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The inflammatory response is critical to the development and progression of heart failure. Chemokines and their receptors are a distinct class of inflammatory modulators that may play a role in mediating myocardial dysfunction in heart failure. Levels of the chemokine CXCL12, also known as stromal cell-derived factor (SDF), and its receptor, CXCR4, are elevated in patients with heart failure, and we undertook this study to determine whether this chemokine system can directly affect cardiac function in the absence of leukocytes. Murine papillary muscles and adult rat cardiac myocytes treated with CXCL12, the only identified ligand of CXCR4, demonstrate blunted inotropic responses to physiologic concentrations of calcium. The negative inotropic effects on cardiac myocytes are accompanied by a proportional diminution of calcium transients. The effects are abrogated by AMD3100, a specific CXCR4 inhibitor. Overexpression of the receptor through adenoviral infection with a CXCR4 construct accentuates the negative inotropic effects of CXCL12 on cardiac myocytes during calcium stimulation. CXCR4 activation also attenuates beta-adrenergic-mediated increases in calcium mobilization and fractional shortening in cardiac myocytes. In electrophysiologic studies, CXCL12 decreases forskolin- and isoproterenol-induced voltage-gated L-type calcium channel activation. These studies demonstrate that activation of CXCR4 results in a direct negative inotropic modulation of cardiac myocyte function. The specific mechanism of action involves alterations of calcium channel activity on the membrane. The presence of functional CXCR4 on cardiac myocytes introduces a new target for treating cardiac dysfunction.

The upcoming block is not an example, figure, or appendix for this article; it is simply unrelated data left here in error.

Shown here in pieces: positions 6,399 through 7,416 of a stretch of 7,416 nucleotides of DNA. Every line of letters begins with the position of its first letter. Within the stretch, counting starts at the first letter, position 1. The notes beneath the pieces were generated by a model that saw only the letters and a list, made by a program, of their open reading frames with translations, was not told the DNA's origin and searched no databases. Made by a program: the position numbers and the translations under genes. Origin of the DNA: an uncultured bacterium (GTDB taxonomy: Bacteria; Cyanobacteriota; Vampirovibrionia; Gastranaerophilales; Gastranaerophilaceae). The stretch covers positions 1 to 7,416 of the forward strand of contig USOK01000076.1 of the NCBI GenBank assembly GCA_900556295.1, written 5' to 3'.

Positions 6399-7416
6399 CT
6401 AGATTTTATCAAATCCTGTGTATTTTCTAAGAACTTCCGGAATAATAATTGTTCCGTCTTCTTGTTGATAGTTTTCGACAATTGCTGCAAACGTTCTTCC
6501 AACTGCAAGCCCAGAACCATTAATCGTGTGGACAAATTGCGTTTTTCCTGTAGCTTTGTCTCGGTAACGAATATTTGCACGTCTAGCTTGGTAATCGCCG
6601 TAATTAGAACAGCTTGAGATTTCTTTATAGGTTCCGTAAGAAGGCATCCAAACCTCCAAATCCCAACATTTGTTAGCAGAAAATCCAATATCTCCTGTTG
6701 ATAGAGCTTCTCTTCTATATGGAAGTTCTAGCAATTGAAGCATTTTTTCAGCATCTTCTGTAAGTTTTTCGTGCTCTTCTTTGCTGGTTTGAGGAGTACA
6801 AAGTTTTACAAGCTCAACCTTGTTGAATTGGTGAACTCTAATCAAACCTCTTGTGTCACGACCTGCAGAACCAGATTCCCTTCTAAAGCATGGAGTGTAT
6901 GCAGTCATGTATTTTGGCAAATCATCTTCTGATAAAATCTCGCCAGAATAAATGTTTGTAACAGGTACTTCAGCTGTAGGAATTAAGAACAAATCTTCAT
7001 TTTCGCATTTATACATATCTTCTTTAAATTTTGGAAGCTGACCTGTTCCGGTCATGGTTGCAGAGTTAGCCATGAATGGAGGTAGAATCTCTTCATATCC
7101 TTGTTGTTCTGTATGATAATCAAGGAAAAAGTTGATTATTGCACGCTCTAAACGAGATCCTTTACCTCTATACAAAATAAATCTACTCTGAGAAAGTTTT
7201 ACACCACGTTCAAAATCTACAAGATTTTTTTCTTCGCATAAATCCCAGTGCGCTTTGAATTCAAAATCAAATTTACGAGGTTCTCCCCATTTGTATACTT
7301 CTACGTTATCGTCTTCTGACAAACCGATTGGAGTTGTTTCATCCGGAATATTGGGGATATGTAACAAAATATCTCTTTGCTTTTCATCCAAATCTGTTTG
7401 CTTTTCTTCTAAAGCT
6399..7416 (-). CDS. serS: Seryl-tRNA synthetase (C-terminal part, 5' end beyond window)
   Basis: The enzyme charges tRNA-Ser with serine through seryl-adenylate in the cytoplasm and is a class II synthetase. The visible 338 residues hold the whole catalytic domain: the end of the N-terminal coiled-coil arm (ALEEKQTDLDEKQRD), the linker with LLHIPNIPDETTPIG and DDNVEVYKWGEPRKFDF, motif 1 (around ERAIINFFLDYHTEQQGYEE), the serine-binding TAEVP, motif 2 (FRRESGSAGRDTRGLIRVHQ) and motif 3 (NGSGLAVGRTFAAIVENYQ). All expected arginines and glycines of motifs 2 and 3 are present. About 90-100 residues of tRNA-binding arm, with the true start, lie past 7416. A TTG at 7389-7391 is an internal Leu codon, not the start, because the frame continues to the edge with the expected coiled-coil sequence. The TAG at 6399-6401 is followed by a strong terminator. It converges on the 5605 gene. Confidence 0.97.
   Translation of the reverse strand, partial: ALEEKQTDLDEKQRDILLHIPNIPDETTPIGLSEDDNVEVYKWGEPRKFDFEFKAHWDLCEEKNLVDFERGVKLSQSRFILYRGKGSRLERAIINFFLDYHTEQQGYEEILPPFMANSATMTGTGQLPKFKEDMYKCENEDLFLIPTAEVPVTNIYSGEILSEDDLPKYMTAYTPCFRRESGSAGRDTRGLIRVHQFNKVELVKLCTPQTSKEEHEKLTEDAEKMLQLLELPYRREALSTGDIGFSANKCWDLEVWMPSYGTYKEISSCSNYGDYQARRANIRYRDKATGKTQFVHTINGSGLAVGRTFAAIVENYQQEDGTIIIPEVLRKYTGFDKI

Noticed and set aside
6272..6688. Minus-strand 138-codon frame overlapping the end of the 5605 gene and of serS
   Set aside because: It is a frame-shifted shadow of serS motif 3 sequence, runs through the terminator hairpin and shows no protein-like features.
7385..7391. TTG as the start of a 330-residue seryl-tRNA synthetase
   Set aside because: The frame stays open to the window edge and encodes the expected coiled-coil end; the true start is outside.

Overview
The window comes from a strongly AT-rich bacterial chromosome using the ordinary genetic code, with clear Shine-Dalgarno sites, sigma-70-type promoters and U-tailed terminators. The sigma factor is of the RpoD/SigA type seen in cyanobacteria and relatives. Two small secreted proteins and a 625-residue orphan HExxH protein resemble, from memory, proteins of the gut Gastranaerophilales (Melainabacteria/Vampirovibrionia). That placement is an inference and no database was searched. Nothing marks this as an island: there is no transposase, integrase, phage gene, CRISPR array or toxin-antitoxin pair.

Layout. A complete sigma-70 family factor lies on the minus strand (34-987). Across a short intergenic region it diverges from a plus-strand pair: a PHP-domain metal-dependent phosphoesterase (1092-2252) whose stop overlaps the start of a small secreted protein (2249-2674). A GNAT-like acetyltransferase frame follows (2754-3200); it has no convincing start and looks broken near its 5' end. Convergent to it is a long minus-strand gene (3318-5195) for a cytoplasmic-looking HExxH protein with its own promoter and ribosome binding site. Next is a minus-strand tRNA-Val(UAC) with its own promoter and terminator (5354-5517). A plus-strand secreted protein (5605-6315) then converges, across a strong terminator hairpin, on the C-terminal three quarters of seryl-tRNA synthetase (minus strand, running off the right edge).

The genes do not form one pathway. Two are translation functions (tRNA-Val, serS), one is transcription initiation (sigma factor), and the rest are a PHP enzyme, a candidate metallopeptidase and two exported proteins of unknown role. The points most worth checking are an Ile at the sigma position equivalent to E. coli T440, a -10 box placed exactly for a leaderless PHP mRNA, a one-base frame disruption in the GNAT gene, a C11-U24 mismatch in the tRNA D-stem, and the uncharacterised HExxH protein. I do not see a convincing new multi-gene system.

Chemokines and their receptors are a relatively new class of inflammatory mediators that regulate inflammation by directing leukocytes to sites of injury. Chemokines and their receptors are up-regulated in patients with heart failure and therefore have been implicated in the development of this disease (reviewed in ). Contractile dysfunction is a prominent feature in heart failure, and there is an inverse relationship between chemokine levels and cardiac performance . However, it is unclear whether these findings are merely coincidental or whether chemokines actually play a mechanistic role in mediating myocardial dysfunction. Furthermore, if chemokines mediate cardiac dysfunction, it is not clear whether the mechanism is via inflammatory cells or whether chemokines, through their receptors on the cardiac myocyte (CM) surface, can directly affect myocardial function.